Originally Posted by Josh Z
HDR did not exist at the time those movies were made. Every last one of them was timed for the color and contrast properties of the film prints available with projection at the standard ~15 FL.
I'm sorry, but that's not correct. The directors of these movies did not intend for them to be seen in HDR. HDR didn't even exist. Re-grading the movies for HDR now is revisionism, no better than colorizing black & white.
It may be your personal subjective opinion that HDRing old movies makes them look "better," but that was never the expectation or the intention when they were made.
It's exactly this kind of thinking that has resulted in countless old movies being color regraded into the modern teal-and-orange style.
HDR isn't a new invention, our eyes have been seeing in high dynamic range for millions of years.
And yes, from the start, the film industry has been trying to, and succeeding in, improving film colour and I see no reason why we can't benefit from high dynamic range.
More importantly, neither do the studio execs. I work for a major studio and I can assure you, HDR is all over, it's the talk of the town. And it's not just some "buzz word", it represents huge progress.
Catalog titles can be re-released to take advantage of higher resolution, bit depth, colour gamut and HDR and will sell more as a result. What I see as your opinion is that only 3/4 of those are desirable for remasters.
HDR is necessary if your goal is to improve the colours.
Which the film industry has continuously tried to do from the beginning
I mean, heck, they used to advertise the color process used in movies (Technicolor..etc) as a selling point. It's a little disingenuous to think that all those directors and actors wouldn't want people to see their performances in a more natural way, that obviously looks much, much better even to the untrained eye. HDR is simply better than SDR, there is no doubt.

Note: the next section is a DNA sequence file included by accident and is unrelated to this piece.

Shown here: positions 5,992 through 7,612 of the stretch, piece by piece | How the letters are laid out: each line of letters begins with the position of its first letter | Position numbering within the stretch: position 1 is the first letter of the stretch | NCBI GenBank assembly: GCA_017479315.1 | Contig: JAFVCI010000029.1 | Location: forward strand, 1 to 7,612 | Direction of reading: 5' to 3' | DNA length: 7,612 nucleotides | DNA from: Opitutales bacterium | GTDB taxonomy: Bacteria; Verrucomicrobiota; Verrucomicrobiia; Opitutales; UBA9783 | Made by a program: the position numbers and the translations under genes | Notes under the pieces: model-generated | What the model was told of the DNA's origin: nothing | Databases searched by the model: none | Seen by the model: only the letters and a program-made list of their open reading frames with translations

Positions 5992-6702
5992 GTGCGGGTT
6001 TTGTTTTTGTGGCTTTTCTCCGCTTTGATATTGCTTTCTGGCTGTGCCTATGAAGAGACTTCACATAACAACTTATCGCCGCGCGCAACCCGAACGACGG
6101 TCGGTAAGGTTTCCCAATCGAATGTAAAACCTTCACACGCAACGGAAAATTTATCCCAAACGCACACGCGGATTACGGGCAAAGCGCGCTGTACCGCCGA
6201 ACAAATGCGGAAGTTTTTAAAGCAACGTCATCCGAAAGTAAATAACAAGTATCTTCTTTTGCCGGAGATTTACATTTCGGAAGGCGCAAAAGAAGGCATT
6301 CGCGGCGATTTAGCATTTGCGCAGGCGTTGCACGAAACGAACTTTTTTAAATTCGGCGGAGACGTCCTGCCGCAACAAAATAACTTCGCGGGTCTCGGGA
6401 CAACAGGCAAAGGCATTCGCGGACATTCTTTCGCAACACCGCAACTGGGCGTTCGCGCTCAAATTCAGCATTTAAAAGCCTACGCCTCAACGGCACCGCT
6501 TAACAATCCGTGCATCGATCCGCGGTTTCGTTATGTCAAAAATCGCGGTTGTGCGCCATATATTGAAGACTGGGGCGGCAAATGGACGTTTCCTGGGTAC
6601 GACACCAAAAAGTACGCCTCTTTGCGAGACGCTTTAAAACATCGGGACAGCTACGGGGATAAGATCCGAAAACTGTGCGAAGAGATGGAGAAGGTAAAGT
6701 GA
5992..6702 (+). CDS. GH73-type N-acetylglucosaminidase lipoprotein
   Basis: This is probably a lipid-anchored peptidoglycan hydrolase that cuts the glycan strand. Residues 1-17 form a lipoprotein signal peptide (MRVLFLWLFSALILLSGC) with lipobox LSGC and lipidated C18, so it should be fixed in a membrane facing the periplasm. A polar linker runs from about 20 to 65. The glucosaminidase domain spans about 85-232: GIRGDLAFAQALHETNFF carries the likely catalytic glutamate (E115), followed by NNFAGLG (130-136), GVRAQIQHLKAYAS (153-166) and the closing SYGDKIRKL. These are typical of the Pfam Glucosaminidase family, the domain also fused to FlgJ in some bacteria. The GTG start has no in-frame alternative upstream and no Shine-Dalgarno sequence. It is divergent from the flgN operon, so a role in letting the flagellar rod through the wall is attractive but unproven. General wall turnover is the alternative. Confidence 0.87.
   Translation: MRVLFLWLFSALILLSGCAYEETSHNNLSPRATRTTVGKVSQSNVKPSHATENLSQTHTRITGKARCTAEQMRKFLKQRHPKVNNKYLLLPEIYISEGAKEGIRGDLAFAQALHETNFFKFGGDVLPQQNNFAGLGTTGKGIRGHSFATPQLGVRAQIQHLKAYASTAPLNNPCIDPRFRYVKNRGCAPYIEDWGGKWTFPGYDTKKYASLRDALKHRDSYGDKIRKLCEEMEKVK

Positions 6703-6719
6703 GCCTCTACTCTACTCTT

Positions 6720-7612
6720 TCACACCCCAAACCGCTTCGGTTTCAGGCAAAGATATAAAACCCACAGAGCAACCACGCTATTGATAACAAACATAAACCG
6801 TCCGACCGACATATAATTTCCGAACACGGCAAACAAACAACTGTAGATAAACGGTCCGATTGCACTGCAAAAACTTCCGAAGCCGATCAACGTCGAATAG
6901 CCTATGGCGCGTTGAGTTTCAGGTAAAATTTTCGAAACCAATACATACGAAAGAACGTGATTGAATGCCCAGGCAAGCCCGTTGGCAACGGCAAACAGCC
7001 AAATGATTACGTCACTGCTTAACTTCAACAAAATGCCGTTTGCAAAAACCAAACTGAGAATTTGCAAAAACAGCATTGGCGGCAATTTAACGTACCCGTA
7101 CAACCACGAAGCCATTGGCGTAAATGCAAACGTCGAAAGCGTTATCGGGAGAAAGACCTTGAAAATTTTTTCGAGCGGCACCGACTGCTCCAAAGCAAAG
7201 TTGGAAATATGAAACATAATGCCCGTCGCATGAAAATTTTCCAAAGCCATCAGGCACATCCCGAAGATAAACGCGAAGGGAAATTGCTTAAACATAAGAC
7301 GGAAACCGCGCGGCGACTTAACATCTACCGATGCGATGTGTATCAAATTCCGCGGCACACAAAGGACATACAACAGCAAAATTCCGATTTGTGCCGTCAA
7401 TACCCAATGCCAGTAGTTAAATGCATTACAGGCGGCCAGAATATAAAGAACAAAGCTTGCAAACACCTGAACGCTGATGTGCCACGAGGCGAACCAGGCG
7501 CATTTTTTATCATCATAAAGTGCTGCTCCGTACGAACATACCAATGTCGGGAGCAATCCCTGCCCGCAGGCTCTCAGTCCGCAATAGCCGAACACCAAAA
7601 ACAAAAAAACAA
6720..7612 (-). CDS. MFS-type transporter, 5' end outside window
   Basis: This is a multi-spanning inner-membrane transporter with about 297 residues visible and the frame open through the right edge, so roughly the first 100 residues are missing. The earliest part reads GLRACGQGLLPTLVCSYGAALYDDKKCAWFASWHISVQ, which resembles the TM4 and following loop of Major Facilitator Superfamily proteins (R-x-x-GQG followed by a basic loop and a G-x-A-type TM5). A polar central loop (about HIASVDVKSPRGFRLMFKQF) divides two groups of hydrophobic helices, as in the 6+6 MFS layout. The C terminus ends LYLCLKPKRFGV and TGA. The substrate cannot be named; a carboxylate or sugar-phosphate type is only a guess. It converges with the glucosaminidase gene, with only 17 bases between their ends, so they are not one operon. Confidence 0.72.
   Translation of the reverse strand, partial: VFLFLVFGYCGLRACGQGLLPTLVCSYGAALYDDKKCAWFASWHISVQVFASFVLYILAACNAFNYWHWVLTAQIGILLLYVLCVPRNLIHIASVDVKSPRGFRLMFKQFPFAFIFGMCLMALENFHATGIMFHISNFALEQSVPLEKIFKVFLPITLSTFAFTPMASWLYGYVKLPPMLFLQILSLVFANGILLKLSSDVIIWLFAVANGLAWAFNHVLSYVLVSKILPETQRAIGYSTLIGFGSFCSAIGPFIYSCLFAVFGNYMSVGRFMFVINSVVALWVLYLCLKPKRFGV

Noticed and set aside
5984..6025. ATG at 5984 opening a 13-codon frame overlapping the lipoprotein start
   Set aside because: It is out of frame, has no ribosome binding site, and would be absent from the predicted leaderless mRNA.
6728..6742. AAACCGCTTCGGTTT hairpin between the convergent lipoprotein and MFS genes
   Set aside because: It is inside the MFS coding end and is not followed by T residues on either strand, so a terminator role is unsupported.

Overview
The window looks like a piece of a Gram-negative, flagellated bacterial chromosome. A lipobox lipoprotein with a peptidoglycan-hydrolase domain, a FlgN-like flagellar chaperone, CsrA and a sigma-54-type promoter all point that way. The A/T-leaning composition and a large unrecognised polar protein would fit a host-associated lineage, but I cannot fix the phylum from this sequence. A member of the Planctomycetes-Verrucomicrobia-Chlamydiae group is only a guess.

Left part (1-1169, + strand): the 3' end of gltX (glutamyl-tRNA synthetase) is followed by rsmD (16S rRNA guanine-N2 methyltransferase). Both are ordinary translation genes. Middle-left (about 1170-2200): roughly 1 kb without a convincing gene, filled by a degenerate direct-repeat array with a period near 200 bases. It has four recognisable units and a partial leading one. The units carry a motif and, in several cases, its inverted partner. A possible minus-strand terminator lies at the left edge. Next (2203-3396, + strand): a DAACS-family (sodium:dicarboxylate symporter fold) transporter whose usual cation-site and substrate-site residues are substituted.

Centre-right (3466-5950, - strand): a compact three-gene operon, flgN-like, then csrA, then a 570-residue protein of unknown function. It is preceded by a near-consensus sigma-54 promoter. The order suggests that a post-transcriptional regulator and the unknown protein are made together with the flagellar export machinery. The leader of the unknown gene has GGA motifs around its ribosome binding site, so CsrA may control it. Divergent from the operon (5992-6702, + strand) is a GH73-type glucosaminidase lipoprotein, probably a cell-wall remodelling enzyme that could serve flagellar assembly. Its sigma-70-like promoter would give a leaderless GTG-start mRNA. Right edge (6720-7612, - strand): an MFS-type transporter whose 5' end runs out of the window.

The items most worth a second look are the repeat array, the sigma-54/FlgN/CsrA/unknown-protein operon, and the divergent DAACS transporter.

Actually, wasn't it Technicolor itself that just came up with a chip to dynamically HDR-ify SDR content? Dynamic extrapolations will never be as good as the real thing, but in this case, we can actually get the real thing, because all that dynamic range is already there, waiting, in the film negatives.
There's a ton of image detail that has never before been seen on the screen that is dying to come out.
If you want want to see HDR, you want watch the 4K SDR version. Both will be on UHD Blurays and streaming apps. So I'm not sure what the point is of this, other than for me to say I like something that you don't, and we can both get exactly what we want. Nobody's forcing anyone to watch HDR content. Or even buy it.
On UHD Bluray you get both grades. There is literally no reason to complain or worry about HDR ruining people's Wizard of Oz experience on their tiny old black and white or early colour CRTs.
Btw, HDR is terrific
for old black and white movies. I've done some tests with some old footage and you just see so much more detail, it's really stunning and makes the old new again.
And I mean, isn't that the point of watching those old movies on your new 2016 TV? It's absurd to upgrade just the TV but not the pixels that it's showing, in the best possible way. Nobody's saying that artistic intent shouldn't be preserved.
But SDR is not
an artistic intent, it's a limitation that we no longer have to live with. There are tons of colorists who are loving working in this new HDR era, it gives them a much larger palette to choose from and that means their artistic vision can augment and improve upon the original work done a half century (or even a full century) ago.
Maybe it's just me, but I believe in progress. And HDR represents probably a far bigger step towards visual realism than any other aspect of image quality. It would be foolish to leave that on the table and take only those other things. WCG without HDR isn't the same.
The colour volume depends on the gamut and the DR. I think it's irrational to expand to P3 without HDR if your goal is to have more saturated colours. HDR makes a far bigger and better difference than rec 709 vs P3, although there's no reason to not get both.